The Bolivia Program has focused its recent efforts on gathering reliable data on the population’s iodized salt use and urinary iodine excretion levels, indicators for which WHO, UNICEF, and ICCIDD had recommended criteria in 1992 for measuring progress toward eliminating IDD as a public health problem (1). Two other indicators—thyroid size and concentration of thyroid stimulating hormone (TSH)—were also suggested as being useful, but the review team supported the Program’s decision to concentrate on the other two. Therefore, the criteria used by the team in evaluating Bolivia’s achievement were the following: (1) over 90% of households should be consuming effectively iodized salt, and (2) less than 50% of the population should have urinary iodine excretion levels below 100 µg/L, with less than 20% below 50 µg/L.

The ICCIDD has also proposed guidelines for assessing progress toward IDD elimination (2), namely, that IDD could be considered eliminated as a public health problem if the criteria suggested in 1992 for any two of the four indicators were met.

The review team analyzed surveillance data on indicators of iodine deficiency and use of iodized salt, as well as methods of salt iodization and salt quality assurance systems. The team’s findings, conclusions, and recommendations are summarized below.



The Program has made continuous efforts to track progress in increasing iodized salt production and availability and in reducing the prevalence of IDD. The surveillance process has provided the data and analysis needed to guide program development.


Availability and use of iodized salt

Data on the availability of iodized salt in communities was collected in a series of surveys carried out between 1991 and 1995. Based on data collected in 1991, a system was devised to identify departments where the limited use of iodized salt indicated the likelihood of continued risk of IDD. A follow-up survey was performed at the end of 1993 in communities found in 1991 to be at high risk. It showed that the availability of iodized salt in the sample households had increased from less than 20% in 1991 to 44% in 1993. Salt use surveys in high-risk communities continued between 1993 and 1995, along with guidance on promotional and marketing activities to increase the use of iodized salt in these areas.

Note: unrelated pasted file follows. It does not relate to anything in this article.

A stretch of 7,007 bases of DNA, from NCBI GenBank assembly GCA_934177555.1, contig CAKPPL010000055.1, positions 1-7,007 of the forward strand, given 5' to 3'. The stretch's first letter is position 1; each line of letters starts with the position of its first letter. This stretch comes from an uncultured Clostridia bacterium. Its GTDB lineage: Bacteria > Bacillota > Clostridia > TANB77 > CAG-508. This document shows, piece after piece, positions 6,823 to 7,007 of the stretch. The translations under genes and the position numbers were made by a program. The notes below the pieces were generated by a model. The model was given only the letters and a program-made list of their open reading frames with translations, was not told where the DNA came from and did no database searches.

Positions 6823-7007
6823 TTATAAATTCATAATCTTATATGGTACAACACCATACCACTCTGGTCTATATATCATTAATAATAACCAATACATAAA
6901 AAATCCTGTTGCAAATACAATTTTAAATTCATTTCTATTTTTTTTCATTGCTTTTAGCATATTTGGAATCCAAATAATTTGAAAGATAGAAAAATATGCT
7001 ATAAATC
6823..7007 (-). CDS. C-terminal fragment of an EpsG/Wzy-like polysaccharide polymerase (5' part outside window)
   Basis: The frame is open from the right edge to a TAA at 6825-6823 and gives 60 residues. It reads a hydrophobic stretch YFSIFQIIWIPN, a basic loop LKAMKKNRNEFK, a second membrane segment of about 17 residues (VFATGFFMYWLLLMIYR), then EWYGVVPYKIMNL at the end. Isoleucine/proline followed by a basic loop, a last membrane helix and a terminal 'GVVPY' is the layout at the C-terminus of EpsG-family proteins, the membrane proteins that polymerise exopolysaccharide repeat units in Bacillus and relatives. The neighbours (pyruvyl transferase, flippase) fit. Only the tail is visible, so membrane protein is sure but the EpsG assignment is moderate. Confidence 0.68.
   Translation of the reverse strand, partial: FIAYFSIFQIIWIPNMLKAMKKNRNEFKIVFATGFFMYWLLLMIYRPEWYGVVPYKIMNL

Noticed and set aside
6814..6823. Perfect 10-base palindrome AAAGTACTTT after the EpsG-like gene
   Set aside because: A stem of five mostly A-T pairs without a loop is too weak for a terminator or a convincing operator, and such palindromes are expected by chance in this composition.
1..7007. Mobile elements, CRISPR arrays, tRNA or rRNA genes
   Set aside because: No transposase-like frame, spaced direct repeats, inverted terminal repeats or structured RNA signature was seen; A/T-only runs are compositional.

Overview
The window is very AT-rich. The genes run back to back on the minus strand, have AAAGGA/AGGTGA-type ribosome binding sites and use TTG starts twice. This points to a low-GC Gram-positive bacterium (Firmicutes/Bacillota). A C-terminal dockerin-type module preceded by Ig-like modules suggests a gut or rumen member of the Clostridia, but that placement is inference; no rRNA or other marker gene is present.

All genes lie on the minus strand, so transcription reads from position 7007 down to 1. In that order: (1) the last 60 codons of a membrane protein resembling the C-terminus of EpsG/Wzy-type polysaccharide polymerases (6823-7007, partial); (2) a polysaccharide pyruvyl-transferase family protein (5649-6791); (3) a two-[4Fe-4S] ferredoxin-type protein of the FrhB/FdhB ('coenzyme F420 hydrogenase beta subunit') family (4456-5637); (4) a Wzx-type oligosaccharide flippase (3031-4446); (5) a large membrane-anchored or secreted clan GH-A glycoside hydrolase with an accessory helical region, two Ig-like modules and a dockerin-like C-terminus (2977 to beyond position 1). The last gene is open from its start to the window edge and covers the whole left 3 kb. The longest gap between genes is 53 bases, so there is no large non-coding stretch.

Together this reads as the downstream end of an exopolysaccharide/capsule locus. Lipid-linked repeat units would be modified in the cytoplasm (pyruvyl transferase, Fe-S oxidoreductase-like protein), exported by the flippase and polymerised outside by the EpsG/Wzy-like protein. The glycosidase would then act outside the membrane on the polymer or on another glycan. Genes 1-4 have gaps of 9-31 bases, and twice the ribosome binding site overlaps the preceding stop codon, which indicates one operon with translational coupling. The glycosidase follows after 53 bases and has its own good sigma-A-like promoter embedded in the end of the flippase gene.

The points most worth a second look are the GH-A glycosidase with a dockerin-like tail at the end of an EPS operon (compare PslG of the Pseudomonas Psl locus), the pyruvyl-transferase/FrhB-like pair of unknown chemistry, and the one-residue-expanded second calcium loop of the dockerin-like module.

In 1994, data on the consumption of iodized salt was collected as part of the Bolivia Demographic and Health Survey (3). The survey covered 9-114 households throughout the country and found that, overall, 81% used iodized salt; however, there was a large disparity between the prevalence of use in urban areas (91%) and rural areas (64%).

Use of iodized salt was also estimated in the Multiple Indicator Cluster Survey (4) conducted in 1996. All households in the survey were asked to provide a sample of the salt used in the preparation or consumption of the previous day’s main meal. For the country as a whole, 93.4% of the samples consisted of fine, iodized salt packed in bags carrying the Program’s logo. However, in rural areas 5.3% of the households used block or granular salt, and only 10% of the samples of those types of salt were found to be iodized. Consumption of granular and block salt has decreased from 23% of the country’s total rural population in 1994 to 5% in 1996, but data indicate that it may still be relatively high in some Andean and altiplano departments.


Data on urinary iodine excretion

The amount of iodine excreted in the urine is regarded as one of the most reliable indicators of the adequacy of iodine intake. However, this indicator was not used in Bolivia until 1987, and thus there is no baseline information on urinary iodine excretion before the salt iodization intervention started. It is also not possible to analyze trends in urinary iodine excretion as the use of iodized salt increased, because data on this indicator has been gathered to monitor a variety of interventions among different population groups.